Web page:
Wesley Clark quits race as Kerry bid gathers pace

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The field for the Democratic presidential nomination narrowed further yesterday when the retired general Wesley Clark gave up his short-lived bid, leaving John Edwards as the only candidate with a chance of halting the Massachusetts senator John Kerry.

General Clark bowed to the inevitable after dismal third-place finishes in Virginia and Tennessee on Tuesday, two southern states on which the former Nato commander had pinned his hopes. Short of money, and with no realistic prospect of further success, he formally announced his decision in a press conference in his home town of Little Rock, Arkansas.

After belatedly entering the contest in September, General Clark emerged as Howard Dean's main challenger when it seemed as if the former Vermont governor would carry all before him. In the last three months of 2003, General Clark raised $15m (£8m) in campaign funds.

He enjoyed the informal blessing of Bill Clinton, and many of the former president's senior advisers joined his campaign. But he repeatedly showed his political inexperience, initially stumbling over his position on the Iraq war and betraying ignorance of several significant domestic policy issues. The fatal blow came in Iowa, where General Clark did not compete. His gamble was that Mr Dean would win, and that as a military man with strong national security credentials, he would emerge as the "stop-Dean" candidate.

Instead, Iowa chose Mr Kerry, a decorated Vietnam war hero, depriving General Clark of much of the rationale for his candidacy. In New Hampshire the following week, his support ebbed as Mr Kerry's surged. On 3 February he won his only primary victory in Oklahoma.

Fundraising became difficult, forcing General Clark to suspend salaries for many campaign workers. His withdrawal was inevitable after he failed to manage a second place on what should have been friendly turf.

Final returns showed Senator Kerry winning 52 per cent of the vote in Virginia and 41 per cent in Tennessee. Mr Edwards came second, with 27 per cent in each state. As the results came in, some Democratic elders increased pressure on Mr Edwards and Mr Dean to withdraw, arguing that neither had a realistic chance of ultimate victory and that the priority was to unite the party behind Mr Kerry in the overriding cause of defeating President George Bush.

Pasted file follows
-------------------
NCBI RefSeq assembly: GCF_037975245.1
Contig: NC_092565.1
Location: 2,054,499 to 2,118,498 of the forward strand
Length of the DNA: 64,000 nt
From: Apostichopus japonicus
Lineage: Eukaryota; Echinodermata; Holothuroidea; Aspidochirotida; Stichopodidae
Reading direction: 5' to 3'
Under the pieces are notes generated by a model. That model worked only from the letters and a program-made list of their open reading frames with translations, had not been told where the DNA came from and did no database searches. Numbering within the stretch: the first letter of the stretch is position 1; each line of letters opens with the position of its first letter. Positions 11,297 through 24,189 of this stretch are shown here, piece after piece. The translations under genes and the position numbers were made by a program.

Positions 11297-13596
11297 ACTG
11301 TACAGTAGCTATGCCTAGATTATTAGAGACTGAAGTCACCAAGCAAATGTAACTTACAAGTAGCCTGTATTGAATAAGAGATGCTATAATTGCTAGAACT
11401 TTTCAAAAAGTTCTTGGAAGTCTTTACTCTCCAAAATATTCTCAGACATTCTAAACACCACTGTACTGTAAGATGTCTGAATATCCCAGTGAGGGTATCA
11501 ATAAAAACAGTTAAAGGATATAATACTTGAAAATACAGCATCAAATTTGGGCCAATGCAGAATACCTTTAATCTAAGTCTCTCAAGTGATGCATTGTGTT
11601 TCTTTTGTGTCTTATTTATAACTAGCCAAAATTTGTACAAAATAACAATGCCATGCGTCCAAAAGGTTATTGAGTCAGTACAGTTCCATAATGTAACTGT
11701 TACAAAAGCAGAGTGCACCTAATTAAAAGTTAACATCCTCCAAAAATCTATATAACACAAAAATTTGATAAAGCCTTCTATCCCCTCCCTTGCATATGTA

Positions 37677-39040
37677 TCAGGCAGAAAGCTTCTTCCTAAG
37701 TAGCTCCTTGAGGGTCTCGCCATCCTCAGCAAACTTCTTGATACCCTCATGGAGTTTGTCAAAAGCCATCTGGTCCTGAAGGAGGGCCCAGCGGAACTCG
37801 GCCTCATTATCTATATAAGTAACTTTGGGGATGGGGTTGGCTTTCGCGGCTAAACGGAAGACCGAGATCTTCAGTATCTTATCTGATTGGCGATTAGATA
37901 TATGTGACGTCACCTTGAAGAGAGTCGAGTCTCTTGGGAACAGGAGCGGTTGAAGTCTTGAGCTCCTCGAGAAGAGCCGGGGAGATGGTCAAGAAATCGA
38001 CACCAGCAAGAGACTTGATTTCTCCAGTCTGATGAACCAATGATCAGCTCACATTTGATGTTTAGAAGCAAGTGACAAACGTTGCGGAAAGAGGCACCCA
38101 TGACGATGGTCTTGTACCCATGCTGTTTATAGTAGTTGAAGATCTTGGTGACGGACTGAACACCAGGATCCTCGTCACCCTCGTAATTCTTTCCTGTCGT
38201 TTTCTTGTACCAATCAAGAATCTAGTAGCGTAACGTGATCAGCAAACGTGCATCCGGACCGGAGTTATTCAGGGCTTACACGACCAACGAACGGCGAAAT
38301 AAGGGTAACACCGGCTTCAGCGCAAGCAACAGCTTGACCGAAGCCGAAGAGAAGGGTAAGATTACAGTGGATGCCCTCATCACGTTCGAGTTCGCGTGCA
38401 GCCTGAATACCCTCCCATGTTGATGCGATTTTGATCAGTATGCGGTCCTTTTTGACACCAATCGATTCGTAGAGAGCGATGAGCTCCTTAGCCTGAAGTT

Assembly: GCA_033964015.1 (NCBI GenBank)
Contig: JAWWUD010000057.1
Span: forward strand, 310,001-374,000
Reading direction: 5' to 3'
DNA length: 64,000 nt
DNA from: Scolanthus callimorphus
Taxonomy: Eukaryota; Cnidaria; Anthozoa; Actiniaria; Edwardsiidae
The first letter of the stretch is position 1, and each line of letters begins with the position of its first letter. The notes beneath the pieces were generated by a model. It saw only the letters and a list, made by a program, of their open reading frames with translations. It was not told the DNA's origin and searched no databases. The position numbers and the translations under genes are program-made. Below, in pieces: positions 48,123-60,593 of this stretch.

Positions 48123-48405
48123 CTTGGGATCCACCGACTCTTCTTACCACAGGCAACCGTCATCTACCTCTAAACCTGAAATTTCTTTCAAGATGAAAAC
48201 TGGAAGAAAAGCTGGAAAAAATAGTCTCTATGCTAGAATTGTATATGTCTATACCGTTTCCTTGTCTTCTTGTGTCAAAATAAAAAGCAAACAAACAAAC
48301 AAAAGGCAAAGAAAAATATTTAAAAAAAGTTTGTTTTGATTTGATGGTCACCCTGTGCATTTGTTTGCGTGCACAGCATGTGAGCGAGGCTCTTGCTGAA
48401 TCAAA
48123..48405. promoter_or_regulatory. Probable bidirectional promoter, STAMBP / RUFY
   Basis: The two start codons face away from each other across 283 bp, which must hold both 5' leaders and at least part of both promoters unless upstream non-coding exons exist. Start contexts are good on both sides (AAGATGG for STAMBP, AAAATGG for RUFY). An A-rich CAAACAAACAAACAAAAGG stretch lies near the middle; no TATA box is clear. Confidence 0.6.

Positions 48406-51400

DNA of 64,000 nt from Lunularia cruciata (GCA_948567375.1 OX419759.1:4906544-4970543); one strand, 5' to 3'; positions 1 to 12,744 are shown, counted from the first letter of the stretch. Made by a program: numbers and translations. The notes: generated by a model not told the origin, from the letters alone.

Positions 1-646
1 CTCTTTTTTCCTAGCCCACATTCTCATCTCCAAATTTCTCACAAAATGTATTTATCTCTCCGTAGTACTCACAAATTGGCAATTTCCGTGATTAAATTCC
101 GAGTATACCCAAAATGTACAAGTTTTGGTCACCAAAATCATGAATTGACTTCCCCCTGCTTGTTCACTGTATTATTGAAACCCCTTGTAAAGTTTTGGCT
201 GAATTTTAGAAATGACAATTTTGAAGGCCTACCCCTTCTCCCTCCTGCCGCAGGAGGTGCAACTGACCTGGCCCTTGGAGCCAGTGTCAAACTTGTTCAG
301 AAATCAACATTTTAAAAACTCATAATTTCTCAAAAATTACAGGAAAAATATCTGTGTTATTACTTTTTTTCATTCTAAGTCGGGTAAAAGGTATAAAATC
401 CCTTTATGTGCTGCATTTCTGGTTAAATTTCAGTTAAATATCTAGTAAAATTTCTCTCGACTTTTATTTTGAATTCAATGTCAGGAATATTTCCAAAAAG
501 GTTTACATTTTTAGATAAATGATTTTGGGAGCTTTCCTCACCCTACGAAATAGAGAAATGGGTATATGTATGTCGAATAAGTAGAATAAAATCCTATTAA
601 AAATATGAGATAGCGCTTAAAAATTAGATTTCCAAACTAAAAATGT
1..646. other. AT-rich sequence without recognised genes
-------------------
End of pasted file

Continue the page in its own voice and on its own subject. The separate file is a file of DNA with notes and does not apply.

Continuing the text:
But neither opponent seemed ready to take the hint. Speaking in Wisconsin, where the next important primary takes place on 17 February, Mr Edwards said that voters "want an election, not a coronation". Mr Dean also vowed to carry on to so-called "Super Tuesday" on 2 March, when 10 states hold primaries and caucuses.

These states include California, the richest prize of all, as well as the two other "mega-states" of New York and Ohio. More than half of the 2,162 delegates needed for a majority at the July nominating convention in Boston will be at stake on 2 March.

However impressive his string of victories - in 12 of the 14 primaries and caucuses thus far - Mr Kerry has only 516 pledged delegates, according to the Associated Press, less than a quarter of the number needed for victory. Mr Dean has 182, Mr Edwards 165, and General Clark 105.

Mr Kerry is behaving as if the primaries are already over, ignoring his rivals and concentrating his fire on Mr Bush.

It appears that the pattern will continue in Wisconsin, a state where Mr Dean once said that victory was essential if his candidacy was to stay alive.

Wisconsin has a habit of going for outsiders - but probably not this time. Polls show Mr Kerry far ahead of Mr Edwards, with Mr Dean a distant third.

But for all Mr Kerry's strength, and the anointing by commentators of Mr Edwards as the perfect vice-presidential running mate, influential Democrats feel that the story may yet have surprises ahead.

Mr Clinton told USA Today: "A lot of times things happen late in the race that sometimes make a difference and sometimes don't." The former president was reflecting a desire to see a face-to-face debate between Mr Kerry and Mr Edwards, whose campaign has attracted much praise, but who has had to compete with Gen Clark for the same pool of votes.